by Susan Tweit I've tended gardens around the West for much of my adult life, from the tomatoes and basil I nurtured through a Laramie winter in a solar greenhouse to the climbing roses I inherited in our yard in southern New Mexico's Chihuahua Desert.
Now I'm writing a book for Rocky Mountain gardeners, drawing on my education in plant ecology and experience as a Western gardener, making use of references on plants and gardening, and the past century or so of Western climate data.
There's one large problem with this gardening information however: it's all based on the past, which may no longer be a good predictor of the future.
For several decades, scientists have been warning with increasing alarm that levels in of carbon dioxide in the atmosphere are rising more rapidly than is normal, and that increased levels of this gas, called a "greenhouse gas," because it acts like the glass in a greenhouse to trap and reflect incoming solar heat, will raise global temperatures.
The theory, dubbed "global warming," is controversial. Everyone -- from scientists who may know something about the complicated systems that maintain our planet's climate, to the politicians, who usually don't -- has weighed in on the validity of global warming.
But the data are increasingly difficult to ignore. Earlier this month, the World Meteorological Organization, a body of the United Nations that normally spends its time on decidedly non-headline-grabbing tasks such as coordinating weather data collection among countries, issued an urgent press release.
In careful language, this apolitical body noted that monthly and annual average temperatures around the globe have increased gradually for the past 100 years. In fact, the rise in Northern Hemisphere temperatures during the 20th century may be the largest rise of any century in the past thousand years.
In Switzerland, according to the press release, the month of June was the hottest in at least the past 250 years. This year's pre-monsoon heat wave in India brought highs from113 to 120 degrees F, topping the average weekly temperatures by 36 to 41 degrees, and killing some 1,400 people.
A handful of recent observations demonstrate that the rise in global temperatures is already reflected in altered distributions of animals and plants. In California, for instance, entomologists have mapped changes in butterfly ranges that show cold-loving species' territories shrinking uphill. Here in Colorado, pikas, the high-mountain rabbit relatives that whistle from precarious perches on rockslides, have recently disappeared from seven of 25 sites where they were once plentiful, as alpine habitats grow warmer and drier.
On the western Great Plains, blue grama grass, a cool-season grass that does not grow well when nighttime temperatures rise, has declined in 23 years of warmer average temperatures. At the Arnold Arboretum in Boston, tender species like camellias, never successfully grown outside the greenhouse, now thrive outdoors. The evidence is impossible to dismiss. Imagine camellias, those lush flowers epitomizing hot Southern climates, flourishing in Boston!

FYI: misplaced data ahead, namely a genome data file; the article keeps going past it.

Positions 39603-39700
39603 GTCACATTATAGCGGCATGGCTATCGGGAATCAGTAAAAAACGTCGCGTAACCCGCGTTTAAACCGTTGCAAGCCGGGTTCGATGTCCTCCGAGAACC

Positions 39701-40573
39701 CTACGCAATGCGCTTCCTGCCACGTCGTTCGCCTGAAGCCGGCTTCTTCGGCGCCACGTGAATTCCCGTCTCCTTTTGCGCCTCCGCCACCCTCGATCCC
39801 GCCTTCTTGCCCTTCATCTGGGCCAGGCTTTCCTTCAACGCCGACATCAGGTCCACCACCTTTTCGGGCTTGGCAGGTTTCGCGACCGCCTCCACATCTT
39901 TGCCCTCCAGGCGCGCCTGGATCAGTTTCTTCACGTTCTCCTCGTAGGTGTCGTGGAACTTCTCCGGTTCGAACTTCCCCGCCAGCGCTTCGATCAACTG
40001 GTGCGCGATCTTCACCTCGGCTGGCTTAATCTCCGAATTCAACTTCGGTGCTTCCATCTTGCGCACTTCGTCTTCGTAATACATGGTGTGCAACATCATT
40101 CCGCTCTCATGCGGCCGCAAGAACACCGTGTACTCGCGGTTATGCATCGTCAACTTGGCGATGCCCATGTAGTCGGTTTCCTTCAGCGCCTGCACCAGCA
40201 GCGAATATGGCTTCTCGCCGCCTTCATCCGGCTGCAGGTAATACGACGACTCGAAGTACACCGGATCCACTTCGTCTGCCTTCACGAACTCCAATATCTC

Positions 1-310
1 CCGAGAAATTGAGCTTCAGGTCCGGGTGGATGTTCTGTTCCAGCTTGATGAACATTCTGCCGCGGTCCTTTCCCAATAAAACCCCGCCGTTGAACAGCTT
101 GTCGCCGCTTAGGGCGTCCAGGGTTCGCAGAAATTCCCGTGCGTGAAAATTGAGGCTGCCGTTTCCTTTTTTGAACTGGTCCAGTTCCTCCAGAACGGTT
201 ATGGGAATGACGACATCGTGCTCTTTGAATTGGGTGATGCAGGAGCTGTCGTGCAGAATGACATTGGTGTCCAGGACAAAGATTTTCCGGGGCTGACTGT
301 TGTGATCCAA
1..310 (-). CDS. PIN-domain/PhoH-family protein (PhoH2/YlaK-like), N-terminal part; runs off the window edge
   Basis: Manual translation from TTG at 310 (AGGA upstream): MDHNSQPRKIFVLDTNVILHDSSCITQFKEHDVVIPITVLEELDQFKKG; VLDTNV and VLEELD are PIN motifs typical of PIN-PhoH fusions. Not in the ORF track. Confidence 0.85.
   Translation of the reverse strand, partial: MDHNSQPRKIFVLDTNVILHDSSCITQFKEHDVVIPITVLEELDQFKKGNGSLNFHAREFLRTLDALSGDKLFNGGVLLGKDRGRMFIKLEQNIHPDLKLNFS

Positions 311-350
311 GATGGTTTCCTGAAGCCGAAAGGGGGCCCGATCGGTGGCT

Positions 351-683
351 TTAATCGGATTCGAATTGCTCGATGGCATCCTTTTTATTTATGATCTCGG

Although the global warming theory is named for its predictions of rising global temperatures, the heart of the theory is less about warming than about unpredictability: As the globe heats due to climate change, the number and intensity of what meteorologists call "extreme weather events" is expected to increase.
That means more severe weather, cold as well as hot, rain as well as drought, more tornadoes, hurricanes, cyclones, blizzards, torrential rains. As the World Meteorological Organization points out, that data is compelling, too.
In this year already, we've surpassed several records for extreme weather. The month of May brought 562 tornadoes to the Great Plains and Southeast, resulting in 41 human deaths. The record had been 399 tornadoes in June of 1992.
Here in the Upper Arkansas River Valley, a record-breaking, multi-year drought still grips the landscape, even after the generous gift of snow brought by the record blizzard that paralyzed Colorado's Front Range in March.
Record highs, record snowfall, record drought and record storms. With the number of climate records recently shattered, clearly the past isn't a reliable guide to the future, for gardeners or anyone else.
"All we really know is that the weather is going to be different than it has been in the past," writes Peter Del Tredici of Boston's Arnold Arboretum in an essay for the New York Times. "From the garden where I work, the plants seem to be telling us something we may not want to hear: the world is changing."
Writing from a record hot spell in south-central Colorado, I wish that I didn't agree.
Susan Tweit is a contributor to Writers on the Range, a service of High Country News in Paonia, Colo. (hcn.org). She is a naturalist and the author of several books about the West.
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